Against traditional critical dismissal of Minerva, Irish Gothic in the Global Nineteenth Century aims to understand what average readers actually thought about Irish Minerva fictions. It thus concentrates, in Robert Darnton’s terms, on ‘what books reached readers …. and… how readers made sense of them’ as a way of better understanding ‘the actual experience of literature in the past’ 1. One way it seeks to understand how readers engaged with Irish Minerva texts is via marginalia and provenance marks, including, for instance, handwritten comments, doodles, bookplates, owners’ signatures, and other evidence of readerly interaction with and response to these works. Kathryn M. Rudy writes about how the ‘signs of use and wear on [the] surfaces’ of literary texts might help us learn about ‘the habits, private rituals, and emotional states of people who lived in the … past’ 2. She calls these marked up works ‘dirty’, which is a particularly compelling idea when thinking about Irish Minerva fictions because it captures the material history of these works at the same time that it upends their negative reputation. In other words, these books are ‘dirty’ not because they are – as Romantic-era critics had it – sub-literary trash not worth reading, but precisely because they have so incontrovertibly been read and enjoyed.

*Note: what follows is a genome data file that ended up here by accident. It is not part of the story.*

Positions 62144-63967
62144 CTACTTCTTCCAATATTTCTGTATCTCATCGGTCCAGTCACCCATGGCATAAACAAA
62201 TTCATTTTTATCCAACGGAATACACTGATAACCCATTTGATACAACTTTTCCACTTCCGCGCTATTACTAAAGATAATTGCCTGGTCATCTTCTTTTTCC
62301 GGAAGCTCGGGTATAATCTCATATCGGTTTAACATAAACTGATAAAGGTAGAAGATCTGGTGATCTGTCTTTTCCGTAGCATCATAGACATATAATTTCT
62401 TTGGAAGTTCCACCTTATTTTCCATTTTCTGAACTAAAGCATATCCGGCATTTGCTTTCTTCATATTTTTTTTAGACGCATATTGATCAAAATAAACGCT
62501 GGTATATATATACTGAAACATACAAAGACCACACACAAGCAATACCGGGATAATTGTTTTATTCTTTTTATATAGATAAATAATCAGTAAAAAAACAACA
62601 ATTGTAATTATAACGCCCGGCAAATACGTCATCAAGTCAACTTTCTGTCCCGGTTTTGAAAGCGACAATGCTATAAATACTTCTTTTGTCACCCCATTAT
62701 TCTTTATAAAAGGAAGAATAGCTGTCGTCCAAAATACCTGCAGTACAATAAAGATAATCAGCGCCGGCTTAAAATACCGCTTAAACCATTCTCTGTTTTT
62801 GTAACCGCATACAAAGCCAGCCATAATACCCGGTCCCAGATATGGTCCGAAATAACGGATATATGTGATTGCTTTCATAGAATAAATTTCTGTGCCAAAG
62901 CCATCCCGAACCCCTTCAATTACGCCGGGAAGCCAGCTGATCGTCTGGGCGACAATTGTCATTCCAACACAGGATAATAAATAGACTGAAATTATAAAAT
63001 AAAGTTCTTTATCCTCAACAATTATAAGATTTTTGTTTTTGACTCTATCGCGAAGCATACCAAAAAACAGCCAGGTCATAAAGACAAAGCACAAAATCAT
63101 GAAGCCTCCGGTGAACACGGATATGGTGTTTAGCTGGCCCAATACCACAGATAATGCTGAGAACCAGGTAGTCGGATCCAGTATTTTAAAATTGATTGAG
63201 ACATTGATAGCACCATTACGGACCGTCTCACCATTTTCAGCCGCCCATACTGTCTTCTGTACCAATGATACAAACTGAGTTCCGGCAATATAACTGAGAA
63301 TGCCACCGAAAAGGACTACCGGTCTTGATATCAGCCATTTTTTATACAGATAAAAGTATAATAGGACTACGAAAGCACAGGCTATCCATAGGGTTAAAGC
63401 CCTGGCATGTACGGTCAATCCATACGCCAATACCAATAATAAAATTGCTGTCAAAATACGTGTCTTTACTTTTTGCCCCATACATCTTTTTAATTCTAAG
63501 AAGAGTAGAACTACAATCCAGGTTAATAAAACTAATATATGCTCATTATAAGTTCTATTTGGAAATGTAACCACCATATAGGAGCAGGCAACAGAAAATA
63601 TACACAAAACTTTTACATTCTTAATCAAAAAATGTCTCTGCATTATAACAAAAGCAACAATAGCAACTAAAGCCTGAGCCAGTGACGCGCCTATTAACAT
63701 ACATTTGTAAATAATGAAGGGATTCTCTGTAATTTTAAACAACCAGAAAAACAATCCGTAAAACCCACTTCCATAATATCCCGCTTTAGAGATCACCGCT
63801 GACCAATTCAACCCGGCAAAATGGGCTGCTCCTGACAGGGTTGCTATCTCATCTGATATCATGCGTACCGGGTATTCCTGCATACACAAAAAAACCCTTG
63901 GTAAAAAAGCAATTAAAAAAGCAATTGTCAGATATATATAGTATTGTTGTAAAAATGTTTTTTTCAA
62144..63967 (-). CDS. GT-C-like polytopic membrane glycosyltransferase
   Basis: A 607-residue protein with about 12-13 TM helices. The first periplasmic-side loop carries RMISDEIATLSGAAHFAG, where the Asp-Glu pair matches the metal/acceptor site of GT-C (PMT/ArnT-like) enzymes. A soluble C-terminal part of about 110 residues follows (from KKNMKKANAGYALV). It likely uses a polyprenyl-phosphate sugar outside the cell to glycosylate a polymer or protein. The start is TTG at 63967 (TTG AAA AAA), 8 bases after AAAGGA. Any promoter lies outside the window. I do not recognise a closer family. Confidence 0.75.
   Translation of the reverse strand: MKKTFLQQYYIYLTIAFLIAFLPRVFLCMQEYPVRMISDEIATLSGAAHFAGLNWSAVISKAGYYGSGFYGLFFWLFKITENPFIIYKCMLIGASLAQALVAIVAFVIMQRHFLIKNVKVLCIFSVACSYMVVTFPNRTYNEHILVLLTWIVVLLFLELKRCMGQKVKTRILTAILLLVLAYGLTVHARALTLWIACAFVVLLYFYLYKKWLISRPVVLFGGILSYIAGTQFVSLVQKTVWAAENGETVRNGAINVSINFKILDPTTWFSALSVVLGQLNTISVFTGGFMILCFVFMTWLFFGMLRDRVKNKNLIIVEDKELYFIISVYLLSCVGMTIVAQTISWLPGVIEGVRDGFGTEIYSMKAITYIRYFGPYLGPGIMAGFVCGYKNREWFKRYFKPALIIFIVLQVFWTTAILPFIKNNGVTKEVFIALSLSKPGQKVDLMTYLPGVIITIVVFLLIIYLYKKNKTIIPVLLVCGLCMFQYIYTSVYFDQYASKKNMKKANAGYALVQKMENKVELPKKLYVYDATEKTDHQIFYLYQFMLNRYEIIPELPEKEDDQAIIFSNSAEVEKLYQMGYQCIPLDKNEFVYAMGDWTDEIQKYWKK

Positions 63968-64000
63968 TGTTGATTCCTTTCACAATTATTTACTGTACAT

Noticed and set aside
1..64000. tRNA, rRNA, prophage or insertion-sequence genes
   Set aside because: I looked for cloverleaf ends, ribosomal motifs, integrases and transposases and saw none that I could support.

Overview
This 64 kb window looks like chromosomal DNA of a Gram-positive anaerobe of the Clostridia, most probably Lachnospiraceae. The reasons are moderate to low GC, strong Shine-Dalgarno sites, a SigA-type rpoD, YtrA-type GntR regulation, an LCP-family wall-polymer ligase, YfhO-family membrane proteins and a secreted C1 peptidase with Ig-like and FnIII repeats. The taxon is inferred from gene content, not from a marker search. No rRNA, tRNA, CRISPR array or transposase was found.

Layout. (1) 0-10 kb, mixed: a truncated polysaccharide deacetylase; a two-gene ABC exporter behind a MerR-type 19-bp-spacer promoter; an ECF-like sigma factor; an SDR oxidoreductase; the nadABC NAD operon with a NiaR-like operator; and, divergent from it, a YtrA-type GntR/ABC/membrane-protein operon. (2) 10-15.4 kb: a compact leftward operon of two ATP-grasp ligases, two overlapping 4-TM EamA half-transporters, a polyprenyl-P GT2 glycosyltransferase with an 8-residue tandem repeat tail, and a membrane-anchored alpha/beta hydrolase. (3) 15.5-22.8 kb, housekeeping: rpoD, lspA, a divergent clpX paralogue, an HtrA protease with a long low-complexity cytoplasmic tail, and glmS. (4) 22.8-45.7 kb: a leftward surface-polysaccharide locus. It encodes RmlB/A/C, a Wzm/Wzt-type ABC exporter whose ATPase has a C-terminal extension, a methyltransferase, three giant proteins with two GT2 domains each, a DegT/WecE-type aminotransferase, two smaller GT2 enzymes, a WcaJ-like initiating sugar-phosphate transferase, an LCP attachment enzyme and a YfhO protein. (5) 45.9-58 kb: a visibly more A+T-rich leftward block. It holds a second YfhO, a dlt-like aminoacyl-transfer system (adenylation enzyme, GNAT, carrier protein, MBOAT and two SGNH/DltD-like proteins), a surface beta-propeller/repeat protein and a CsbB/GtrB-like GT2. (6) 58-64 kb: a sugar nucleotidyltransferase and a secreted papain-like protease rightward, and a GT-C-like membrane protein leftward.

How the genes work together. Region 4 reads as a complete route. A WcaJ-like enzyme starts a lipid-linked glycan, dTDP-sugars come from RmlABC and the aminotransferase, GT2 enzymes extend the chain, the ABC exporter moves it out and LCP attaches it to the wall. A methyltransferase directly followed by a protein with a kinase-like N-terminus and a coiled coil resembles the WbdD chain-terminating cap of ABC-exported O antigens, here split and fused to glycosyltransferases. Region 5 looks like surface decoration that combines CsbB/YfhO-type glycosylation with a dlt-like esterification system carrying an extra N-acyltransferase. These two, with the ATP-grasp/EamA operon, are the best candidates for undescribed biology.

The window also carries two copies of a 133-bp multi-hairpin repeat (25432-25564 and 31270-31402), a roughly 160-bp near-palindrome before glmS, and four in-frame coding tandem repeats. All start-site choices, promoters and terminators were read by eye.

TCD’s Irish Minerva editions are generally not first editions published in London, but cheaper reprints produced by Irish printers, despite the imposition of English copyright law on Ireland following the Anglo-Irish Union (1801). They are also not legal deposit copies, as might be expected of editions from 1801 onwards,3 but later acquisitions, several of them belonging to the Pollard Collection.4 Within these works, the most common forms of readerly engagement are bookplates and ownership signatures, as is evident in the multiple Irish re-prints of Roche’s bestselling The Children of the Abbey (1796), all of which bear inscriptions. An 1809, two-volume edition printed by Dublin-based Patrick Wogan – one of the few prominent Catholic printers of the day – was owned by Colonel Pratt, Cabra Castle, Co. Cavan (fig. 1).5